If I were friends with Ezra Klein, I would tell him to keep his chin up this week. As you might have read, he’s leaving the Post and Wonkblog, effective immediately, to start his own media venture, after the Post decided they wouldn’t be interested in investing a reported $10 million and hiring three dozen people to help him do it.
The general consensus is that Klein is going to need more luck than funding to make this work.
It’s not going to be easy — as many have pointed out — relying on advertising and his brand won’t be enough. John McDermott over at Digiday points out that Re/Code’s Kara Swisher and Walt Mossberg need to charge thousands of dollars for conference tickets to make it work, Grantland has ESPN’s big name to draw national brands, Glenn Greenwald has a billionaire backer and Andrew Sullivan is, well, Andrew Sullivan.
— Matt Beckmann (@mlbeckmann) January 21, 2014
I agree that it looks like a bit of bubble, that only so many will be able to succeed. But why shouldn’t Klein be one of them? To start, I think whatever he was planning when he asked the Post for funding needs to be scaled down. I’m talking a dozen staffers instead of that three. But, as John Cassidy over at the New Yorker writes, Klein understands what he’s getting into, and it could be worth it:
Klein’s new venture may be as much about promoting and delivering interesting content as creating it. That will make it intriguing to watch, but not necessarily any less risky—or any less of a competitive threat to the Post, should it succeed. If I had the resources of Bezos, I think I would have taken the plunge and backed Klein’s ambitions, but I can understand why he didn’t. He spent two hundred and fifty million dollars on thePost—a large sum, even to him, and the primary challenge is to leverage and expand the content it already produces. Among other things, it needs to protect the Wonkblog franchise that Klein created and replicate it in other areas, particularly politics, where it has ceded far too much ground to Politico.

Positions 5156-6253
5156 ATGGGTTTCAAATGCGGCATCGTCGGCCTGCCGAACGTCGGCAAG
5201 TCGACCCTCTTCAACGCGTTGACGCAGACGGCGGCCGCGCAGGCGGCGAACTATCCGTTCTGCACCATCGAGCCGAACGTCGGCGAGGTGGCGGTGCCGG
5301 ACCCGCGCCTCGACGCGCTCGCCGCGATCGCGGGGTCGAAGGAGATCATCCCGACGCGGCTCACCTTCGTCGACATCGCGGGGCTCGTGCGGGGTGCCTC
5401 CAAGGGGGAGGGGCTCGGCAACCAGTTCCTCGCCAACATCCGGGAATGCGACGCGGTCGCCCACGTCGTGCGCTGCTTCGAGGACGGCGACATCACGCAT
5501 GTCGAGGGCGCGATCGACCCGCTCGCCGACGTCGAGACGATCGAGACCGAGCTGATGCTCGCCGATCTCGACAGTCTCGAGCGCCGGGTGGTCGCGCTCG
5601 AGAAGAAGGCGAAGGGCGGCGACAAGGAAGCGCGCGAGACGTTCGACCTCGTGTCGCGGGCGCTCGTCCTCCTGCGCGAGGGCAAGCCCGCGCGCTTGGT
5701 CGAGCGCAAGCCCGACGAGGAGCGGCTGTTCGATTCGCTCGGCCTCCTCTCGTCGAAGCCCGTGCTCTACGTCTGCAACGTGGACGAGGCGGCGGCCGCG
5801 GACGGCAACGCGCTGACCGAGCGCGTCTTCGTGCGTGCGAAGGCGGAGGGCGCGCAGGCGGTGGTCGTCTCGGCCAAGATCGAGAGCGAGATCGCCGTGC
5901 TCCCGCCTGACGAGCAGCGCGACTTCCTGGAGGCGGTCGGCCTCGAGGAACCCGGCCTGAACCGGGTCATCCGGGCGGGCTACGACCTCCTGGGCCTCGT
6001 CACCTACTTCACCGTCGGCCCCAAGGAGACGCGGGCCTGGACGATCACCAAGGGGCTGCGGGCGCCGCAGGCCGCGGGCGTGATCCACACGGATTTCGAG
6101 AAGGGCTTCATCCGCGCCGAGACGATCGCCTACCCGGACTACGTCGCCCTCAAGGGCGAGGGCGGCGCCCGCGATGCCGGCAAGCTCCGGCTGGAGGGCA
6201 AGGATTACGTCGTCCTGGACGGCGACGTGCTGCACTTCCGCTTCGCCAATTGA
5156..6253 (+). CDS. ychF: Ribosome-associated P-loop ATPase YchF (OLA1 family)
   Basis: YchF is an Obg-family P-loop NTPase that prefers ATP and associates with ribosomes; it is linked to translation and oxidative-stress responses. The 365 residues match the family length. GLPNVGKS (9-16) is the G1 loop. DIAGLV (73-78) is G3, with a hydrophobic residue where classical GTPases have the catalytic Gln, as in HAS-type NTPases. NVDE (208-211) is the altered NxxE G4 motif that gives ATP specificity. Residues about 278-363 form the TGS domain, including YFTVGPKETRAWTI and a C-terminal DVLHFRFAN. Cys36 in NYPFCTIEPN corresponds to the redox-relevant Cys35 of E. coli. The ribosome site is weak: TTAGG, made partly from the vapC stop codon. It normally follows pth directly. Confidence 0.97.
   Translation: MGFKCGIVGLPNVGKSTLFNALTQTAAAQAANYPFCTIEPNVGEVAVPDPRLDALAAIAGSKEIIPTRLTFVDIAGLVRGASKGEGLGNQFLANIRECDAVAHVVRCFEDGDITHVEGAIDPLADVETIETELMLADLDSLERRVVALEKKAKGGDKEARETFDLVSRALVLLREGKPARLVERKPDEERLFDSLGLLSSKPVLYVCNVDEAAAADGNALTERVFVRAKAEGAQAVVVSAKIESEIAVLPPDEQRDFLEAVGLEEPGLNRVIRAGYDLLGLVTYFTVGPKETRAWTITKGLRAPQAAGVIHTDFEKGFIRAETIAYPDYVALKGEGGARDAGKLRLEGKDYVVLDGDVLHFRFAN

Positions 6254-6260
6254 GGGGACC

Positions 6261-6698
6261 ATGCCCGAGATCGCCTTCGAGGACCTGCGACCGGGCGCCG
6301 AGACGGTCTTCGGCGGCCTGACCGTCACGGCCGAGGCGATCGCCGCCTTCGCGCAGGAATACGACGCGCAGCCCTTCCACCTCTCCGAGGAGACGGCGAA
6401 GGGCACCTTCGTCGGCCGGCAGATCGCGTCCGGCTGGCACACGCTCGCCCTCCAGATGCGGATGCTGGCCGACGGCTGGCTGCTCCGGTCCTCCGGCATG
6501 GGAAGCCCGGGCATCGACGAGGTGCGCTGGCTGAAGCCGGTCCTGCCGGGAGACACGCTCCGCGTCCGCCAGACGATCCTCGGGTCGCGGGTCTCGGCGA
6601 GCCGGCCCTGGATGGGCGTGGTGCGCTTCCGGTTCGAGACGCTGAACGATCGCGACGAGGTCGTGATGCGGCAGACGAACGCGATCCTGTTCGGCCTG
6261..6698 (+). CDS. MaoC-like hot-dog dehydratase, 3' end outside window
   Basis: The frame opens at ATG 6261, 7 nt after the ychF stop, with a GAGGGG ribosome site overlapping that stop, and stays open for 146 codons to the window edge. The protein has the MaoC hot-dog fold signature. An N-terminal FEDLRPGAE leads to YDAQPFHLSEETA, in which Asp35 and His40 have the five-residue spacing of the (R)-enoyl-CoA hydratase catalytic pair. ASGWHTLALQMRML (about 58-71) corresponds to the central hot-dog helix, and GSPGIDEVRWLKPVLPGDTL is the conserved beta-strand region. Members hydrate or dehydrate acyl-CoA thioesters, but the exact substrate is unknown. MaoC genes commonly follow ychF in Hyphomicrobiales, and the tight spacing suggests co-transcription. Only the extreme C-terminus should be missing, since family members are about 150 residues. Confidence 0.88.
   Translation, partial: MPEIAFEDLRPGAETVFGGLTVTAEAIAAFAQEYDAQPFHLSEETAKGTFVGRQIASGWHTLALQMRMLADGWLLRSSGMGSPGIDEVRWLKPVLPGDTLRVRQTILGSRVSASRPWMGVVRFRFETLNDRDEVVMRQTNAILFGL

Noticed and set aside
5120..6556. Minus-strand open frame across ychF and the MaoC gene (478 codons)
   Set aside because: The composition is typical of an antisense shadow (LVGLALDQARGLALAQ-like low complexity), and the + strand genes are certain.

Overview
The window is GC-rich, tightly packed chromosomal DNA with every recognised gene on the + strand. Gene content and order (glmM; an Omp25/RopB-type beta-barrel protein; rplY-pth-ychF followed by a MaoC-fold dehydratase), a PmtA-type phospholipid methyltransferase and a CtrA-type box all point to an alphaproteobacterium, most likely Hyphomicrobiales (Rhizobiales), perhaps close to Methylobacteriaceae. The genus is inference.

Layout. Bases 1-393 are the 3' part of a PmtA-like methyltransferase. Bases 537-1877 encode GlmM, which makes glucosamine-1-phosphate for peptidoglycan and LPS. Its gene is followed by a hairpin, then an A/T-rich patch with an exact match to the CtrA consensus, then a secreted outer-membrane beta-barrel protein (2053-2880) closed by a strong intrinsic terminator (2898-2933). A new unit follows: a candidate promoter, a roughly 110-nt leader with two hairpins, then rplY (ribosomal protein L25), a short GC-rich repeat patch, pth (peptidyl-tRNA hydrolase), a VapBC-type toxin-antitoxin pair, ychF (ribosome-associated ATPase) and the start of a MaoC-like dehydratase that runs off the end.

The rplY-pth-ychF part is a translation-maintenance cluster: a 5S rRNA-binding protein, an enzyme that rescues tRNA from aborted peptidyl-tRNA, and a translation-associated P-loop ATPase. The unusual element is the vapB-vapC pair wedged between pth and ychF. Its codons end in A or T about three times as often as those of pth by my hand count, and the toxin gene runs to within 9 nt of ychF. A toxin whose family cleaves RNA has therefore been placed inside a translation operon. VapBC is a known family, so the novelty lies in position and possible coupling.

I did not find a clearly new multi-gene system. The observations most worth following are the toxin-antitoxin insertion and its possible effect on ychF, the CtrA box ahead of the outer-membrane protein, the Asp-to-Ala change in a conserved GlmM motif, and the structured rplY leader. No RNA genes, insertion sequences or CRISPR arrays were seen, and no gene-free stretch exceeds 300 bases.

I hate to bring in age but to me it seems like an important sidenote. Klein is 29 years old and has been all over his niche, apparently, since birth. He lives and breathes his beat just as much as he lives the digital media industry he operates in, and on some level, sustains. He’s also reportedly * already signing other smart, niche-focused, people with him. It’s risky to leave the Post and start your own multi-million dollar company. But the Post needs to continue to innovate what it does. And Klein, and other brave souls like him, need to keep stepping away from slow moving media giants and do what digital media natives need to do. It’s going to be hard, but it’s not a crazy idea.
* Update: Yea, he is. Haters will hate, but these guys know what they’re doing. It will be fun to watch.
What do you think about the DIY digital media company ‘bubble’?
- Grading the Media on Ferguson Coverage
- Media Internships Don't Lead to Jobs. So What?
- Journalism Under Attack
- $5,000 Top Prize for Gannett Foundation’s Al Neuharth Award for Investigative Journalism